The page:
A Prostate Cancer Diagnosis is not an immediate 'death sentence'! No man expects to be given a Prostate Cancer diagnosis. It's always a shock to hear the words 'you have cancer' for both patients and families The Initial diagnosis and your Prostate Cancer Journey will create highly stressful times. One of the biggest struggles for patients and families is dealing with the unknown. This book is compiled to provide information for patients and caregivers as they make decisions throughout their PC Journey. You are not alone. When I was diagnosed, there was immediate shock, worry, and confusion. I had no knowledge regarding the world of Prostate Cancer. I was clueless and had no idea what a PC diagnosis would mean for my future. A Prostate Cancer diagnosis is common for men, as 1 out of 9 men receive a positive prostate diagnosis during their lifetime. Prostate Cancer is almost as common as Breast Cancer, which affects 1 in 8 women. But Prostate Cancer gets far less press coverage! In the past, being told a person had cancer was considered an immediate death sentence. But due to the advancements of cancer medicine, there are multiple 'prostate cancer treatment options' that allow millions of men to live long, productive lives. One of my doctors even called cancer a 'chronic disease', in that if the first treatment(s) chosen didn't work, they would just try another option.
The Prostate Cancer Journey can be as mentally and physically taxing for caregivers as it is for patients. Patients cannot do it alone. I wish there were definitive answers for the many questions and decision’s a patient and caregiver needs answered. No two patients are entirely alike, as PC surgery responses to treatment can vary greatly. The personal recovery experience of each man will be impacted by age, any additional health factors, the treatment side-effects and the bodies response to treatment. One of the major factors for incontinence and sexual dysfunction after PC surgery is dependent on how much tissue is removed/damaged during the treatments and how far the cancer has spread. My PC Journey started, October 2018, when my primary care doctor felt an abnormality (asymmetric) in my prostate gland during my yearly physical check-up. He recommended I see an Oncologist, which I did in December 2018. Having no symptoms, pain, or discomfort before my diagnosis, I didn’t immediately contact the Oncologist. The Oncologist performed tests and sent me to other PC specialists for second opinions. At age 71, I took a vacation with the doctors blessing from February through March 2019. The Prostatectomy Surgery was performed in June 2019. The final decision to have a prostatectomy was easy, due to my cancer being deemed ‘aggressive’. My doctor told me he expects my cancer to return, but that hasn’t happened yet. A Prostate Cancer Journey can be filled with unimaginable issues and challenges that a patient and caregiver will need to manage. Under highly stressful and debilitated circumstances, the patient and caregivers will be making decisions that will impact their lives in major ways. Prostate Cancer changes the lives of patients and families forever! Throughout my Journey, I was constantly filled with stress, due to the need to make multiple decisions regarding the issues and challenges I faced throughout the PC Journey. As is common with most men, I didn’t want to contact my doctor or the medical community to ask questions. I turned to the internet to find direct, honest, common-man speak information to help me make decisions. Yes, the internet provides many articles by the medical community and advertisers, but the information was not helpful. The frustration led me to compile Survivor information and Resources for this book, PROSTATE CANCER JOUNEY HANDBOOK and the Website Prostateroadmap.com. These have been created for patients and caregivers to navigate and manage their Prostate Cancer Journey. I hope the doctors found your cancer early. Wishing you and your family the best.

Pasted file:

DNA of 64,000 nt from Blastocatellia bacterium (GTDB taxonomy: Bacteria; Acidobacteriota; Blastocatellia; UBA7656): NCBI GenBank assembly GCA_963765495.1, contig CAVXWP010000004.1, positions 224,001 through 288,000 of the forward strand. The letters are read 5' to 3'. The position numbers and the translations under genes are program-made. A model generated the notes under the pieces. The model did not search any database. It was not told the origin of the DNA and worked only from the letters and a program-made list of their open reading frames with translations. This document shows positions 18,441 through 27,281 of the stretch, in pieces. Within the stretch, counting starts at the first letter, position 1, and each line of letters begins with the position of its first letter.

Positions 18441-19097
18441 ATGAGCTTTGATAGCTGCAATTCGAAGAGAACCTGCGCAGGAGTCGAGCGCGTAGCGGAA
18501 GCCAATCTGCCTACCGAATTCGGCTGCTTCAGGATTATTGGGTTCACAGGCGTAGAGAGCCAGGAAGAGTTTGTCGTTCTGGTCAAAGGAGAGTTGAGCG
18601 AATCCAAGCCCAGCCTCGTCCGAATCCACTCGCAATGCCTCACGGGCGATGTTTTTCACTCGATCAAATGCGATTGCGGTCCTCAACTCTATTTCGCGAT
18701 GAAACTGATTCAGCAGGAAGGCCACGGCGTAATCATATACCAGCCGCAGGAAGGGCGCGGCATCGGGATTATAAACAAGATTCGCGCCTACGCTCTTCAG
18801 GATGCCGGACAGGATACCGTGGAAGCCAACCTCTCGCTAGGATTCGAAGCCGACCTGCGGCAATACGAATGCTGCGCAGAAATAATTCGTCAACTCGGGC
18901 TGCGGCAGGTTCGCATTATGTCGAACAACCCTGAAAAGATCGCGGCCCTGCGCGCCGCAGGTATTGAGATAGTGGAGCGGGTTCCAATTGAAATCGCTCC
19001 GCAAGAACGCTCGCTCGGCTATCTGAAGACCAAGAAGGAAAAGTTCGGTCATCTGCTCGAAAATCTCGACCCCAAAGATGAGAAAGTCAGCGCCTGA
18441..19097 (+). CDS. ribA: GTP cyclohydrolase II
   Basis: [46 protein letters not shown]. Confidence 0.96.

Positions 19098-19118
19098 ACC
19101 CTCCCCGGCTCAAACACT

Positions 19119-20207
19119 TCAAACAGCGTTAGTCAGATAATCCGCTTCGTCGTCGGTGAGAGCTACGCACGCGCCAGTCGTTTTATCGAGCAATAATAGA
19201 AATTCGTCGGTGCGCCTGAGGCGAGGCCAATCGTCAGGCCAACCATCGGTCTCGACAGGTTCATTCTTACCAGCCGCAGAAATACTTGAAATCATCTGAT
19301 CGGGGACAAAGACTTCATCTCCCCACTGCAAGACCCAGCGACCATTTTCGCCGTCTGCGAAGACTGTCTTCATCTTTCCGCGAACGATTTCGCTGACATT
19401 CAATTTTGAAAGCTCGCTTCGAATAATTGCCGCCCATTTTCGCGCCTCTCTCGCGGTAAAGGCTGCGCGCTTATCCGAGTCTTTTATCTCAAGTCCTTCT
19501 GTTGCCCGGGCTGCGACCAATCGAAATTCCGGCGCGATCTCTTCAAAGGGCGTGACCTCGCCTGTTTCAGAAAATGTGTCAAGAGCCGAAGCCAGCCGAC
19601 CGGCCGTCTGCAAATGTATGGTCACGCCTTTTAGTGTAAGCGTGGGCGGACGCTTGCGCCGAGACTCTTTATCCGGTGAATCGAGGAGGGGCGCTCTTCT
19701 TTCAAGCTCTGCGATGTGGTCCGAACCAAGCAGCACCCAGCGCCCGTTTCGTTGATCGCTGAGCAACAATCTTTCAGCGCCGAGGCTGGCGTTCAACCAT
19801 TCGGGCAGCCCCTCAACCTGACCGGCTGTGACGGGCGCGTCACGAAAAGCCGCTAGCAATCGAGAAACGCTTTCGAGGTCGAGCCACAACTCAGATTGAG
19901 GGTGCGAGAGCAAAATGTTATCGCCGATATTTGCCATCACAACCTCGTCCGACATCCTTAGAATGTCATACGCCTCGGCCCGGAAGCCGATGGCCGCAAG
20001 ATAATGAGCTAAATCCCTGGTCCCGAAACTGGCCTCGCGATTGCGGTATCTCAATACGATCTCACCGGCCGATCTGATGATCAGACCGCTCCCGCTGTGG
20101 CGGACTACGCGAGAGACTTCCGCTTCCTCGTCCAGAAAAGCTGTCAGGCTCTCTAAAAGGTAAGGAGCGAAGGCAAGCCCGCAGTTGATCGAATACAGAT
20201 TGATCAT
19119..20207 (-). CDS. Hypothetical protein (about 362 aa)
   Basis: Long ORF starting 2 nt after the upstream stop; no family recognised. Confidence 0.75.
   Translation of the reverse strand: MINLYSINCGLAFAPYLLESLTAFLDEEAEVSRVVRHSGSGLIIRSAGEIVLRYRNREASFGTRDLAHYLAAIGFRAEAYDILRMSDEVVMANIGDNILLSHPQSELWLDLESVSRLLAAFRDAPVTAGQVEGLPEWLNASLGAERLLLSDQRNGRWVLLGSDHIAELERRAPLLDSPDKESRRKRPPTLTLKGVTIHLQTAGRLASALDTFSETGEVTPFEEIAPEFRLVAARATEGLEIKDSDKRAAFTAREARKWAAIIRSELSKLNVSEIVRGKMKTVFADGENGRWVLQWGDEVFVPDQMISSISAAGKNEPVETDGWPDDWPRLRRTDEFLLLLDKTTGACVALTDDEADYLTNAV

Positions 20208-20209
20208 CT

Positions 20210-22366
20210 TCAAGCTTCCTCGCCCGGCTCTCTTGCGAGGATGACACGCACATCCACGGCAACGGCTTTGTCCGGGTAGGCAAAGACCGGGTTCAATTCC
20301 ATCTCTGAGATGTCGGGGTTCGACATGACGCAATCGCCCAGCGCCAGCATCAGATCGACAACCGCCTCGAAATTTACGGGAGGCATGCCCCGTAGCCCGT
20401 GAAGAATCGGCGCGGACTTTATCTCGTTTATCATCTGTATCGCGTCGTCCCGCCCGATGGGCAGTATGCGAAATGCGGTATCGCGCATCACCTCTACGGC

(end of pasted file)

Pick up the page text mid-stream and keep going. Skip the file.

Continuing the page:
Paul Surface, PC Survivor and Advocate